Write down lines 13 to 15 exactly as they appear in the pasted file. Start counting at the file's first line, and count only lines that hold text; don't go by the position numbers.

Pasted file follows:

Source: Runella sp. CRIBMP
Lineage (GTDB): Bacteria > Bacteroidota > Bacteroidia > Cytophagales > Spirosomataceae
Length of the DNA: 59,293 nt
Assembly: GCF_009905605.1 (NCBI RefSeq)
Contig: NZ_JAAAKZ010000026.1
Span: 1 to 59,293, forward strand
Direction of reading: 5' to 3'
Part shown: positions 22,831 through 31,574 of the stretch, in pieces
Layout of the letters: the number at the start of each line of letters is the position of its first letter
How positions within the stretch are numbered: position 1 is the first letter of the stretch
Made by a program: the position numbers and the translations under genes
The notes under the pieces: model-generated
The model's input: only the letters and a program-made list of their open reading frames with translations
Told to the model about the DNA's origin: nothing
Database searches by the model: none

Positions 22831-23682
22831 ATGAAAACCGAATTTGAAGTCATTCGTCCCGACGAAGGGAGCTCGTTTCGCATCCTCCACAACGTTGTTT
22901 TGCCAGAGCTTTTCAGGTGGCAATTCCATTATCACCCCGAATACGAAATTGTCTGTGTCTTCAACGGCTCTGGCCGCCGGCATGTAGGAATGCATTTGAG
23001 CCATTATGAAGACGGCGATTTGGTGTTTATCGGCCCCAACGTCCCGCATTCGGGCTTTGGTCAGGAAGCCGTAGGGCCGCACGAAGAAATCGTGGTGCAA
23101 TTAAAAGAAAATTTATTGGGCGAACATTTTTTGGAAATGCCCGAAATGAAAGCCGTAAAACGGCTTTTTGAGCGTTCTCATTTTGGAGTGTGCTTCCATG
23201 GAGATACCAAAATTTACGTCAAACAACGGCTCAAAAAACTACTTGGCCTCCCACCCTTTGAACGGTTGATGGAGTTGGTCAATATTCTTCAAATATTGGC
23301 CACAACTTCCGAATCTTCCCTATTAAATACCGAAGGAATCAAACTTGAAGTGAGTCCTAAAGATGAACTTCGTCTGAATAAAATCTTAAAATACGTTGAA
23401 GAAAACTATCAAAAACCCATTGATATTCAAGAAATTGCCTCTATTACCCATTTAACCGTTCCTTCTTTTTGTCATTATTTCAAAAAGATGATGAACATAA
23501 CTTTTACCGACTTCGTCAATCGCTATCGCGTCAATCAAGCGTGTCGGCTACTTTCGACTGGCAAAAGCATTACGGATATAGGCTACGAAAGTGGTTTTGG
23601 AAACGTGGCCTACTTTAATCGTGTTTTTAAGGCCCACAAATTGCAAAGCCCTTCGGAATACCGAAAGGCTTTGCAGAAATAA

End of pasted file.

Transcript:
The model's input: only the letters and a program-made list of their open reading frames with translations
Told to the model about the DNA's origin: nothing
Database searches by the model: none